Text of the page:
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Sorrow on Swiss streets

The Port’espoir ministry brings kindness and spiritual hope to prostitutes in Switzerland

Photo illustration by Krieg Barrie

Sorrow on Swiss streets

On a frigid February night, most residents of Lausanne, Switzerland, are indoors, keeping warm in their homes. The only people out on the streets of a Sévelin district neighborhood are prostitutes, sex buyers, and volunteers from Port’espoir, a local ministry reaching these women. In French, the ministry’s name means Bringer of Hope.

Prostitution has been legal in Switzerland since 1942. Port’espoir co-founder Vanessa Randewijk had no experience with ministry to prostitutes when she first felt God was calling her to meet with women working the streets. “But since this is supposedly a job, I figured they should have a coffee break from that job.” She took thermoses of coffee, tea, and hot chocolate and started to get to know the women. That was in 2013. Soon she met volunteers from a nearby church who were also ministering to this population, and together they founded the ministry.

On that February night, Randewijk meets Anna and offers her a cup of hot tea. The young woman wraps her cold hands around the steaming cup, shyly answering questions from Randewijk and ministry co-founder Olivier Raess. Anna is from Nigeria and has been in Switzerland for two years. Some of her answers are vague, making it unclear if she came here by choice, so Raess tells her about a nearby social agency that helps victims of human trafficking. After Raess prays for Anna, she rejoins a group of compatriots up the street. Sidewalk corners painted in red delineate where the women are allowed to prostitute themselves.

Most of Switzerland’s prostitution takes place in brothels—euphemistically named “salons”—but Lausanne law also allows street prostitution as a historic business that has been practiced since the Middle Ages. What was once a last resort for Swiss women has overwhelmingly become an end destination for women from poor countries. That often includes women whom pimps lured to Europe with promises of jobs in hotels, then forced onto the streets.

Since this is supposedly a job, I figured they should have a coffee break from that job.

Randewijk says the COVID-19 pandemic exacerbated the problems associated with legal prostitution. Prostitutes pay taxes and social security, but since the government considers them independent contractors, they weren’t eligible for unemployment or job retraining when brothels and street prostitution were both halted during the first pandemic lockdown. Brothels were among the first businesses allowed to reopen, while restaurants and cinemas remain closed. And because demand was low, buyers demanded lower prices and sex without condoms.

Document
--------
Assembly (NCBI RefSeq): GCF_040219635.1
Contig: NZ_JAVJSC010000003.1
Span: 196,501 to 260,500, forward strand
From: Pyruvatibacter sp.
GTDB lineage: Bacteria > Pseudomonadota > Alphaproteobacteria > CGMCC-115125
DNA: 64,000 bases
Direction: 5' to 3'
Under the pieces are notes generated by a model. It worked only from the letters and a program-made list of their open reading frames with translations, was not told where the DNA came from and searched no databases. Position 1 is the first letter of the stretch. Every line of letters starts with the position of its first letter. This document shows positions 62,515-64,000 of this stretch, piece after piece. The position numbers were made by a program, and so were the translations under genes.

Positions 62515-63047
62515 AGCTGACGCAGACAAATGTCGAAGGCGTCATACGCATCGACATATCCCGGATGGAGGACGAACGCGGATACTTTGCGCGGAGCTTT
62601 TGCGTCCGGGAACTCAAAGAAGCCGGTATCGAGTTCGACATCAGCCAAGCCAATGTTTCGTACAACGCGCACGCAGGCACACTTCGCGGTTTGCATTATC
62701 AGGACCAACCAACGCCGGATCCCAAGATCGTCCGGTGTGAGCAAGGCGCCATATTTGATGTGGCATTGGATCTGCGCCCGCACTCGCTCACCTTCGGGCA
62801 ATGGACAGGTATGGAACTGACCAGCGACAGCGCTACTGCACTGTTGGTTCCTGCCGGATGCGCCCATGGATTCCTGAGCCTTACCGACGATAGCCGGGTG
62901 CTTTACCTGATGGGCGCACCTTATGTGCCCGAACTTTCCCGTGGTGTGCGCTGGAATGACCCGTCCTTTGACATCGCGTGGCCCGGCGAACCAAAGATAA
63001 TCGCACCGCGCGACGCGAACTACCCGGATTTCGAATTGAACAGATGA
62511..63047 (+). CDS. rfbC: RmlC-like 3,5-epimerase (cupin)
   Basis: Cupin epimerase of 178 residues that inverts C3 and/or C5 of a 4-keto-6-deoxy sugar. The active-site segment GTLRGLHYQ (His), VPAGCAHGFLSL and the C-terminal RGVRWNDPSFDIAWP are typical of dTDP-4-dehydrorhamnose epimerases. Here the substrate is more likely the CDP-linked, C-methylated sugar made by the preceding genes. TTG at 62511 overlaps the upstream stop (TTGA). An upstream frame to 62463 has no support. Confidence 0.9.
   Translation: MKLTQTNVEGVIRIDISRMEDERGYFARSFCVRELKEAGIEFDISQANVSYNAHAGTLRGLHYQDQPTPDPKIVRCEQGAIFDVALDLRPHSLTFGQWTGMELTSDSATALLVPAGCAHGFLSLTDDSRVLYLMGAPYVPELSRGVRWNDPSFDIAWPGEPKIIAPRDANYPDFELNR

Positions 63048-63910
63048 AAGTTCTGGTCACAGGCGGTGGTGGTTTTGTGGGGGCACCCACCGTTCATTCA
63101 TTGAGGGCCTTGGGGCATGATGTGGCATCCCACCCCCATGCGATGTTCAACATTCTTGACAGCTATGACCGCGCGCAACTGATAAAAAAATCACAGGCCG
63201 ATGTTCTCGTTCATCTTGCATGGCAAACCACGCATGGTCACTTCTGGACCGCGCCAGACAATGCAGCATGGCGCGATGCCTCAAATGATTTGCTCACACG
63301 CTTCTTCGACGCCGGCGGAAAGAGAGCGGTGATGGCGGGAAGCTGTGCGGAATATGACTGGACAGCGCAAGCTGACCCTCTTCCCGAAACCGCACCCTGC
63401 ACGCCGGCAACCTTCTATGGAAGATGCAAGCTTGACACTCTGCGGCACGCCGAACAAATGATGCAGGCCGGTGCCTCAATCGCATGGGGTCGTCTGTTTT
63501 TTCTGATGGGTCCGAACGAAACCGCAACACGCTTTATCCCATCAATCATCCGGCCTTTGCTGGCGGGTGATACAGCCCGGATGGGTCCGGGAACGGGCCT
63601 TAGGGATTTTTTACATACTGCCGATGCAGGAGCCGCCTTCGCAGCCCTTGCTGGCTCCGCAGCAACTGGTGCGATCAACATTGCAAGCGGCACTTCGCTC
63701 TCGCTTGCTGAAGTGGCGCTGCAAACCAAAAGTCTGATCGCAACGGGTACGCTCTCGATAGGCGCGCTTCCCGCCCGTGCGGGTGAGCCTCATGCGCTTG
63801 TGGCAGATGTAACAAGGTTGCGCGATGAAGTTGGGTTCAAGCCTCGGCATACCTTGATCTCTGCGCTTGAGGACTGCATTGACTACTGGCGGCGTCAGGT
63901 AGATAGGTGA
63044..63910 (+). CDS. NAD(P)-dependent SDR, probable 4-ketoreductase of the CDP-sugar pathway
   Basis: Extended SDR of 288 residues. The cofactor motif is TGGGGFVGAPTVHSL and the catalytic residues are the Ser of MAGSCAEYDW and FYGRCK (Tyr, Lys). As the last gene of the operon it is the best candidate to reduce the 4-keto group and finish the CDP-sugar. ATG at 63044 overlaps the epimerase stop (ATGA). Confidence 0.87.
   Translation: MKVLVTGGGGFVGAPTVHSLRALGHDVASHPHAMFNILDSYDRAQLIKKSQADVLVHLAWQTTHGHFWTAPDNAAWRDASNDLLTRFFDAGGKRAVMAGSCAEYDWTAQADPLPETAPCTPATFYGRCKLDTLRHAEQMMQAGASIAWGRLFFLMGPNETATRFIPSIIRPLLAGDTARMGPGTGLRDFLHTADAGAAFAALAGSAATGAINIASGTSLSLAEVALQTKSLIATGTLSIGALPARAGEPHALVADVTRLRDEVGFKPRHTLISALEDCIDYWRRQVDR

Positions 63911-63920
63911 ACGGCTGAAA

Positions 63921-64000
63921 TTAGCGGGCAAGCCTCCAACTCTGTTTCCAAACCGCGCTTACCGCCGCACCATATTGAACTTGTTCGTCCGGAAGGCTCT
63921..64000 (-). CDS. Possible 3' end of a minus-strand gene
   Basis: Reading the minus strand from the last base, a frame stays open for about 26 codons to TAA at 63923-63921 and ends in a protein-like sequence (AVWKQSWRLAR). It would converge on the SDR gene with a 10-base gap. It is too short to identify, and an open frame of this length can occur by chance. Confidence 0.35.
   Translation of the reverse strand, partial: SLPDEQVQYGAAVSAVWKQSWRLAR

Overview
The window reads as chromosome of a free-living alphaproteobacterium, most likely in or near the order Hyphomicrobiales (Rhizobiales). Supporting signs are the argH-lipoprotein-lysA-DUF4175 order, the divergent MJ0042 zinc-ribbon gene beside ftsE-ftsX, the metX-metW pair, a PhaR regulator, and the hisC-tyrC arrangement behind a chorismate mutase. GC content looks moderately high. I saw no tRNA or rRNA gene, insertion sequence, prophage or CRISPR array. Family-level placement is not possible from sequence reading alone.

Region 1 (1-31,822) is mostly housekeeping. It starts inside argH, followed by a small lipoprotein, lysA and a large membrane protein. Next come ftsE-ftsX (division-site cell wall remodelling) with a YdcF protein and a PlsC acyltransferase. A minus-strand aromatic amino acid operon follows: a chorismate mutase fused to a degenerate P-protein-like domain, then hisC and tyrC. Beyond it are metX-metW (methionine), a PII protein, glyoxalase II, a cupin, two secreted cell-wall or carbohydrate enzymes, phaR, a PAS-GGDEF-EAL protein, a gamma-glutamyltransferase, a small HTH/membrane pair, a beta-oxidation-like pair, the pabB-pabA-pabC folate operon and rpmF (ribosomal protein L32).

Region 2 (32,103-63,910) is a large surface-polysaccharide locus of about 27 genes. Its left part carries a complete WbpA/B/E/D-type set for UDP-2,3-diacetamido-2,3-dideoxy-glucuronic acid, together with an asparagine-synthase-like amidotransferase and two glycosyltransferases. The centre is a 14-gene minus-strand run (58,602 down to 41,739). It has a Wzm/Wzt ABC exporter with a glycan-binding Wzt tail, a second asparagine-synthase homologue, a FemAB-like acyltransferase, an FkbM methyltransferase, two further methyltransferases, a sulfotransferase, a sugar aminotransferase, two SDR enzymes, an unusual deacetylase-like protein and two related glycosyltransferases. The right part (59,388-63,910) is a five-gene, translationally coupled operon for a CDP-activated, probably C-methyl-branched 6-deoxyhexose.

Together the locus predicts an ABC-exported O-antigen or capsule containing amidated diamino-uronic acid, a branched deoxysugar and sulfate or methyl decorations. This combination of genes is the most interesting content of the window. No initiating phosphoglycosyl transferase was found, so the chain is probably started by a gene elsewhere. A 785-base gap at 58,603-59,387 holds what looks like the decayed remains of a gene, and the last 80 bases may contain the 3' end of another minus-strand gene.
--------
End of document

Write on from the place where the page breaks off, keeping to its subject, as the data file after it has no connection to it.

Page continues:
This neighborhood in Sévelin district is usually crowded with street prostitutes, according to volunteers. COVID-19 and the freezing temperatures this winter have driven business indoors or online. A woman from Romania says although she needs the money, she will stay outside for only two hours because of the cold. Her friend Camille tells Randewijk a bit of her story: She has three small children who stay with her mother in Romania. Her father has health problems and doesn’t work. She plans to return to visit when she has enough money and is grateful when the Port’espoir volunteers pray with her for them. Then she goes back to waiting for the next customer. The johns drive up and down the street, eying the women.

Raess and Randewijk say it’s sometimes discouraging to continue without seeing much change. But the ministry has built relationships with some of the women. Together they celebrate birthdays and holidays. “We are called to bring hope. To be the friend that that woman needs at that moment,” Randewijk said. “We want her to connect with who she was when she was not a prostitute and show her care because God says she’s worthy of that care.”

Before his involvement with Port’espoir, Raess said, he was leaving a prayer meeting one night when he felt the Holy Spirit leading him to give 50 francs (about $50) to a prostitute and to tell her that Jesus loved her. Unexpectedly, she asked about his church, started attending, professed Christ, and turned her life around. That memory encourages him, even when results are less dramatic.

“When I don’t have the motivation, I just have to remember that it’s a calling,” said Raess. “It’s not about doing good works, or because it’s fun—because oftentimes it isn’t—but to remember that God wants to meet this girl more than I do. … It doesn’t depend on us, it depends on God.”

Jenny Lind Schmitt

Jenny is WORLD’s global desk chief and European reporter. She is a World Journalism Institute and Smith College graduate. She is the author of the novel Mountains of Manhattan and resides in Porrentruy, Switzerland, with her family.



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